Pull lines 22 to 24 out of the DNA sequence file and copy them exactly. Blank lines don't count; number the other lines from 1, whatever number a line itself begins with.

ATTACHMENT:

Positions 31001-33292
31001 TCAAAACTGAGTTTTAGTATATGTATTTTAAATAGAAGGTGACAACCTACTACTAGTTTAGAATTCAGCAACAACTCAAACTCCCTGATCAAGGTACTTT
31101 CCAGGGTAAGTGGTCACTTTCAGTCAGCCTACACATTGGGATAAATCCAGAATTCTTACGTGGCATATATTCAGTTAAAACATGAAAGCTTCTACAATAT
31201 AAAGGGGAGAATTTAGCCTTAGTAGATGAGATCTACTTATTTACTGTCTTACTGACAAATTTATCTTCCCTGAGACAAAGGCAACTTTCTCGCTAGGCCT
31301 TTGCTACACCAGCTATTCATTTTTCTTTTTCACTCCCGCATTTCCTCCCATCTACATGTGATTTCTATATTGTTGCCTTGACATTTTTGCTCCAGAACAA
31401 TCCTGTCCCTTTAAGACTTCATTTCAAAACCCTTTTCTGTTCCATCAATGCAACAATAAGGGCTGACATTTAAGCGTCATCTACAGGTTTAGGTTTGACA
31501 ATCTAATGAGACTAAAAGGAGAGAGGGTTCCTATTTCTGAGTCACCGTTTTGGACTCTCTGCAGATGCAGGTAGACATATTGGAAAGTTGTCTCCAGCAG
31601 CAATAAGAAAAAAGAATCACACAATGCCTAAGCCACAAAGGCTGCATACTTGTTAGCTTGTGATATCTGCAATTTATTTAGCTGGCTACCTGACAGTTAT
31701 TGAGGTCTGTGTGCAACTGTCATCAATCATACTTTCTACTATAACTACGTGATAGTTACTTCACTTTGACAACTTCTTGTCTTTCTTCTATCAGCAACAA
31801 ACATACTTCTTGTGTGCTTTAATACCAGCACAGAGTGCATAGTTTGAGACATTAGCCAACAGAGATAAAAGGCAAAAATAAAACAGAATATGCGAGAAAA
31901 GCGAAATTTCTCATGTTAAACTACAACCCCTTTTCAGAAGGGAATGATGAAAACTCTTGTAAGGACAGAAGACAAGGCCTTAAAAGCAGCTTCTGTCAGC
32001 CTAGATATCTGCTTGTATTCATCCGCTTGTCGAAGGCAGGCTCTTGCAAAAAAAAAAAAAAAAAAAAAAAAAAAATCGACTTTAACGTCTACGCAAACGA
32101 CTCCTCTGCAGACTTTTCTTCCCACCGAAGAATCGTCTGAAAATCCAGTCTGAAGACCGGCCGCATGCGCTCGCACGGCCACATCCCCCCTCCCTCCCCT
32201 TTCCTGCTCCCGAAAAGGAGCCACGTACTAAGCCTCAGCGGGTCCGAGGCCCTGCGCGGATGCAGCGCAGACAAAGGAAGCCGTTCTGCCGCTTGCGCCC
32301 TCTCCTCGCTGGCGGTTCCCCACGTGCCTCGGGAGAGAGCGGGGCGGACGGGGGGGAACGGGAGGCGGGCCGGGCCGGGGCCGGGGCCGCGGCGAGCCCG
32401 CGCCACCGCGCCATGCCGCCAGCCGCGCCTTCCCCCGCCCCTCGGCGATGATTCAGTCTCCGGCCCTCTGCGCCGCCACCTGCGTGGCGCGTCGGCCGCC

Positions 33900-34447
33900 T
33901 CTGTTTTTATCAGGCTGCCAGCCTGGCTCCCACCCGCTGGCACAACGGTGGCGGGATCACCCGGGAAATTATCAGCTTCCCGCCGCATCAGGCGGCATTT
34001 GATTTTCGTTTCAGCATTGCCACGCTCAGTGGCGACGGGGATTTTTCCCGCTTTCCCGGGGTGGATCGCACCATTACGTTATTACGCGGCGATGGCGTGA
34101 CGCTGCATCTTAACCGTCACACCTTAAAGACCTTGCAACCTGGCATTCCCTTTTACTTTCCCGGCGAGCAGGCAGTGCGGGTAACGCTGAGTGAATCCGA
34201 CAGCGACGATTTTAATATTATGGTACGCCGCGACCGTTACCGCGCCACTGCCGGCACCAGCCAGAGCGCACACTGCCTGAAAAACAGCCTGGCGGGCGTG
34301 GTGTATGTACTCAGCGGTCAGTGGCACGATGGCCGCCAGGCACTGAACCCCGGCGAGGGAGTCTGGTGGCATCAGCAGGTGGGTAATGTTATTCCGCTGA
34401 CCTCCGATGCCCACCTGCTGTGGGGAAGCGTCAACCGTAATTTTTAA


34201 CAGCGACGATTTTAATATTATGGTACGCCGCGACCGTTACCGCGCCACTGCCGGCACCAGCCAGAGCGCACACTGCCTGAAAAACAGCCTGGCGGGCGTG
34301 GTGTATGTACTCAGCGGTCAGTGGCACGATGGCCGCCAGGCACTGAACCCCGGCGAGGGAGTCTGGTGGCATCAGCAGGTGGGTAATGTTATTCCGCTGA
34401 CCTCCGATGCCCACCTGCTGTGGGGAAGCGTCAACCGTAATTTTTAA